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Tor, the (in)famous encrypted web browser, may not be strong enough to resist the next generation’s attacks on encryption. What will the next generation of encryption tools look like?
Tor came to the forefront of the privacy debate through providing an encrypted web browser used by such services as the Silk Road.
In the years since Edward Snowden leaked the NSA’s mass collection of metadata, the amount of Internet users interested in encryption grew dramatically.
However, Tor’s encryption may not be completely trusted. In fact, 80% of user types may be de-anonymized within six months, according to a study by the US Naval Research Laboratory, indicating that the encryption community may be in need of something stronger.
What will the next generation of encryption tools look like? Here are a few of the more promising contenders.
Riposte: A project that employs a DC-net encryption model to provide highly-anonymous traffic by protecting data by having every client on the network broadcast a data packet of similar size, obfuscating the original transmission. Riposte’s low-bandwidth high-latency output makes it suitable for microblogging, meaning it could be similar to an encrypted version of Twitter.
Riffle: An anonymous filesharing system employing a verifiable shuffle encryption model. Riffle could serve as a compliment to Tor, since large, rapidly-transmitted files would appear quite different than regular web browsing.
Dissent: Strong anonymity through a combination of verifiable shuffling and DC-net encryption, suitable for a private wifi network. However, because of the high demands of this level of cryptography, Dissent would likely face cost and scalability issues.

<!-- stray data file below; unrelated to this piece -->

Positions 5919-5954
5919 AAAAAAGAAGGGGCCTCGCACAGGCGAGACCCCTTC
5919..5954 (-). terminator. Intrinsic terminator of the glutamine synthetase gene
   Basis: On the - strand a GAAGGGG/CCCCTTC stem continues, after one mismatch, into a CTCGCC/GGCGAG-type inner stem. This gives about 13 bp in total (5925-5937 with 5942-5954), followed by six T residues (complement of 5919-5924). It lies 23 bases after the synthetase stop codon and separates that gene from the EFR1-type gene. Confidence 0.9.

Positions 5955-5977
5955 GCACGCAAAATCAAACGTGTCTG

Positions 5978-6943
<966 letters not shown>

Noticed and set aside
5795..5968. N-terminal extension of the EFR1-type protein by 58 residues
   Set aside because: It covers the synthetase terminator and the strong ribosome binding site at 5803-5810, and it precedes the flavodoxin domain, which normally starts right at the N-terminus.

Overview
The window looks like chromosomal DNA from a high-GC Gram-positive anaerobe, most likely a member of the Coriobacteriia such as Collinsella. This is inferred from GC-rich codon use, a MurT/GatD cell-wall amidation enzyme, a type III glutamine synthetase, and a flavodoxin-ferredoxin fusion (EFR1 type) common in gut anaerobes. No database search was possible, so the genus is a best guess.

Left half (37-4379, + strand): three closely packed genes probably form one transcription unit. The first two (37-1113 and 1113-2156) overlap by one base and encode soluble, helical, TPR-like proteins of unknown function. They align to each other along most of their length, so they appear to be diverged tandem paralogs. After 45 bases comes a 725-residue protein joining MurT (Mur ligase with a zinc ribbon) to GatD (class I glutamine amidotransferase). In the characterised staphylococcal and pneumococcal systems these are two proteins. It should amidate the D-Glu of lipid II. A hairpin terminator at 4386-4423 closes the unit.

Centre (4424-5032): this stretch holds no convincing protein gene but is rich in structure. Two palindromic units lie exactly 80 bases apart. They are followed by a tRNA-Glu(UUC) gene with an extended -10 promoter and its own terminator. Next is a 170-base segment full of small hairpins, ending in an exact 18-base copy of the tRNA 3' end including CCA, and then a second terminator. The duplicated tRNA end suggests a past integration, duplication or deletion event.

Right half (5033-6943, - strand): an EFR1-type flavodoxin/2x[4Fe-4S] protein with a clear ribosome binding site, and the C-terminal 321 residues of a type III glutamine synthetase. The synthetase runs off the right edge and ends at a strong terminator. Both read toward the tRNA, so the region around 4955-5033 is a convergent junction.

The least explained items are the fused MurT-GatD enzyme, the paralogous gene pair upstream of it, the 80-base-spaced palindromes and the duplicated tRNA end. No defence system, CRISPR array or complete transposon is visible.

Alpenhorn: The next step for Vuvuzela, an encrypted, metadata-free messaging chat system. Encryption is based on a combination of encrypting whatever metadata possible while adding network noise to “pad” the remaining metadata from detection.
Herd: An encrypted VoIP system operating by filling the network with decoy noise to make users indistinguishable from each other. Billed as “metadata-free Signal.”
The evolution of privacy systems could not come soon enough. Governments around the world are gearing up for an assault on encryption -- necessitating stronger forms of privacy countermeasures. The EU faces pressure from France and Germany’s interior ministers to pass measures mandating backdoors be installed in all secure communications apps, which would effectively make end-to-end encryption illegal.
In the US, the FBI’s director has promised a crackdown on encryption to take place in 2017, after this November’s election is over.
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